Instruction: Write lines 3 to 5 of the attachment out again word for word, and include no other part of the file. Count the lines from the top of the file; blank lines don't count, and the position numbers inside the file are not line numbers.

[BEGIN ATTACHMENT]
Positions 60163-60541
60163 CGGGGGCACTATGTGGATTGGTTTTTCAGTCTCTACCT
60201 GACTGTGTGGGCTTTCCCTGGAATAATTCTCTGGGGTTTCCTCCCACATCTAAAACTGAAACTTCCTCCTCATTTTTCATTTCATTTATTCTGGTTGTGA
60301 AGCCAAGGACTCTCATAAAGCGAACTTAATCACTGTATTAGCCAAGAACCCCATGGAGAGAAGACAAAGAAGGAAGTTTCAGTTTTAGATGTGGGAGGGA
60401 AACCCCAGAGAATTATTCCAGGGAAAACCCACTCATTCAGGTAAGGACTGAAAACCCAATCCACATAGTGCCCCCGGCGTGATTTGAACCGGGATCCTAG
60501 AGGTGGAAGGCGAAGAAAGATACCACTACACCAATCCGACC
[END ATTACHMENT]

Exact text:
60201 GACTGTGTGGGCTTTCCCTGGAATAATTCTCTGGGGTTTCCTCCCACATCTAAAACTGAAACTTCCTCCTCATTTTTCATTTCATTTATTCTGGTTGTGA
60301 AGCCAAGGACTCTCATAAAGCGAACTTAATCACTGTATTAGCCAAGAACCCCATGGAGAGAAGACAAAGAAGGAAGTTTCAGTTTTAGATGTGGGAGGGA
60401 AACCCCAGAGAATTATTCCAGGGAAAACCCACTCATTCAGGTAAGGACTGAAAACCCAATCCACATAGTGCCCCCGGCGTGATTTGAACCGGGATCCTAG